In a bid to expand access to clean water across the country, the Ministry of Industry and Handicrafts is urging Angkor Potable Water Co Ltd to speed up work on a feasibility study for a water treatment plant in Svay Rieng province.
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In a meeting on Friday, Cham Prasidh, Minister of Industry and Handicrafts, asked representatives of Angkor Potable Water to accelerate work on the feasibility study, explaining that the project is key for the province.
The company plans to build a treatment plant, connect households to the water supply, and directly charge users, according to the Ministry of Industry and Handicrafts.
The project will benefit two districts – Chantrea and Bavet city – which Minister Prasidh said are of great economic importance to the province.
The project is considered of key importance due to its location in a special economic zone, and is in line with the government’s goal to give access to clean water to all Cambodian households by 2025, said Um Sotha, secretary of state at the Ministry of Industry and Handicrafts.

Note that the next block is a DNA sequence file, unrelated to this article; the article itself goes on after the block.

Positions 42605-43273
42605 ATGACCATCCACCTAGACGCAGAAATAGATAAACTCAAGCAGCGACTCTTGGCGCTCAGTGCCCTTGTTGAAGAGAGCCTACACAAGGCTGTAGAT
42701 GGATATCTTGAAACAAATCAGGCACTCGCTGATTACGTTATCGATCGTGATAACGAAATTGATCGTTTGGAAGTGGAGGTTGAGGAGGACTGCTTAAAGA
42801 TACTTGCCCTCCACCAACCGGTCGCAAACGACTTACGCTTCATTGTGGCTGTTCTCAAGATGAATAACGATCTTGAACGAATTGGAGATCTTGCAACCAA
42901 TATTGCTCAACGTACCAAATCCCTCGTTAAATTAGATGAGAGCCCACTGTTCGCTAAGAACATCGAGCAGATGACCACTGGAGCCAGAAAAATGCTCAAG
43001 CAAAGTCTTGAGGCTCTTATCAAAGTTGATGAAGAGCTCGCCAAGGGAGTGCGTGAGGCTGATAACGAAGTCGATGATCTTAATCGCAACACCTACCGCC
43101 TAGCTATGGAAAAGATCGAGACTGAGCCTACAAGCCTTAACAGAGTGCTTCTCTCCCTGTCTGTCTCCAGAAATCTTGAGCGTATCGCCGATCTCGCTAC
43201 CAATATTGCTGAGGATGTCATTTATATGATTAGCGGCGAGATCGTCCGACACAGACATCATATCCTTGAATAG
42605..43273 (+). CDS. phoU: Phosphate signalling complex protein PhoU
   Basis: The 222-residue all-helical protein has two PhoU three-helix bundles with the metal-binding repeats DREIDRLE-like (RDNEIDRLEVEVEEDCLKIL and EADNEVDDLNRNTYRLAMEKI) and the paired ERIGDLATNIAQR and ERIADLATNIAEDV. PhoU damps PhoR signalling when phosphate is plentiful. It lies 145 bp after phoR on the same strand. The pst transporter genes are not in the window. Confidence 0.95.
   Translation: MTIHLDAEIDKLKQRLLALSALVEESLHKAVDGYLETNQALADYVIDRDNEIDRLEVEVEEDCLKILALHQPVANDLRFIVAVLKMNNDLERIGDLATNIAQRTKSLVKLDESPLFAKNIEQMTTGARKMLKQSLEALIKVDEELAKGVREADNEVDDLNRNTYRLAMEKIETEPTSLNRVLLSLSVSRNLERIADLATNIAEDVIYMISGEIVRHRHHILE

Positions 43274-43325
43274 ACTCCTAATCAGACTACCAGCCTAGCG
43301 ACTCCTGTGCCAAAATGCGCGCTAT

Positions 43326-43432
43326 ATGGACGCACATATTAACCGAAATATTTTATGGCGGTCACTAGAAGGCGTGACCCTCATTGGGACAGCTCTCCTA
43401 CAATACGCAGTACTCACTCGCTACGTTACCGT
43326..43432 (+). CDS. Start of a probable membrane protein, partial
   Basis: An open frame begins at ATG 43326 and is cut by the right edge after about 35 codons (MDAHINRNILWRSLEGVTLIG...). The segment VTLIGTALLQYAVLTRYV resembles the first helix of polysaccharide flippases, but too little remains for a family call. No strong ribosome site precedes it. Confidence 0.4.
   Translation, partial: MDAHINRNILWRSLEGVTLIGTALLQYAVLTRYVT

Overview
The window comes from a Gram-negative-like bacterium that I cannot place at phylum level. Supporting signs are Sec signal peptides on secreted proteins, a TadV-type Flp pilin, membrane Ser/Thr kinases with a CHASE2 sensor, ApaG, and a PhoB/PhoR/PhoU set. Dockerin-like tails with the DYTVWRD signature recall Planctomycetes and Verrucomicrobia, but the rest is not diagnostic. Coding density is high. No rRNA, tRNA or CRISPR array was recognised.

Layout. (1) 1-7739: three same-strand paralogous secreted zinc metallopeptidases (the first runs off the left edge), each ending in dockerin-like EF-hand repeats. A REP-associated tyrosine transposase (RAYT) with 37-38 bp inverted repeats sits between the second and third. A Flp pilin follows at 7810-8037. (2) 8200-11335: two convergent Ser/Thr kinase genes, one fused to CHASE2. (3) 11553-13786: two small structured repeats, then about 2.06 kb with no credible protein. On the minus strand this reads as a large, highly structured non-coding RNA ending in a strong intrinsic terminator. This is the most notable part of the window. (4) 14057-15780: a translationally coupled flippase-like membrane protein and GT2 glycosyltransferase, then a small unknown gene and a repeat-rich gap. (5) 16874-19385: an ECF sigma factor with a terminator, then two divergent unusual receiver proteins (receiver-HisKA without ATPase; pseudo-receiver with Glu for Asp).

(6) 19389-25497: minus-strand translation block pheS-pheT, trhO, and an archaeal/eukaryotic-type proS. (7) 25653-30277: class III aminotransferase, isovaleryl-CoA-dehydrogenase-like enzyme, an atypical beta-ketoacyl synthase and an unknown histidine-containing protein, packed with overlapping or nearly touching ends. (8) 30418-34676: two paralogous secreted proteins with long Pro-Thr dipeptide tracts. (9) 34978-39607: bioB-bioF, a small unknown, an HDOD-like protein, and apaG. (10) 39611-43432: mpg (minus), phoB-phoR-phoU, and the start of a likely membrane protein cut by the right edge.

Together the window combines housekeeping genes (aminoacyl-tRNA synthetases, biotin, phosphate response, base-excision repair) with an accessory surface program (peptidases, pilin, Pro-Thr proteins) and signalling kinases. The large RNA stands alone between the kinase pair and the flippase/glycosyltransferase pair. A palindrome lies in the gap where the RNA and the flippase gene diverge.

“The ministry allowed the feasibility study to take place because it seeks to increase access to clean water in these areas,” he said, explaining that, “At the moment, the state-run Svay Rieng Water Supply Authority is only present in the province’s capital city.”
Mr Sotha did not reveal further details on the project, such as total investment planned or the plant’s capacity. He did say, however, that the company will not be allowed to sell its treated water at a higher price than that charged by Svay Rieng Water Supply Authority.
“We want the price of clean water produced at the upcoming plant to be similar to what Svay Rieng Water Supply Authority charges its users,” he said.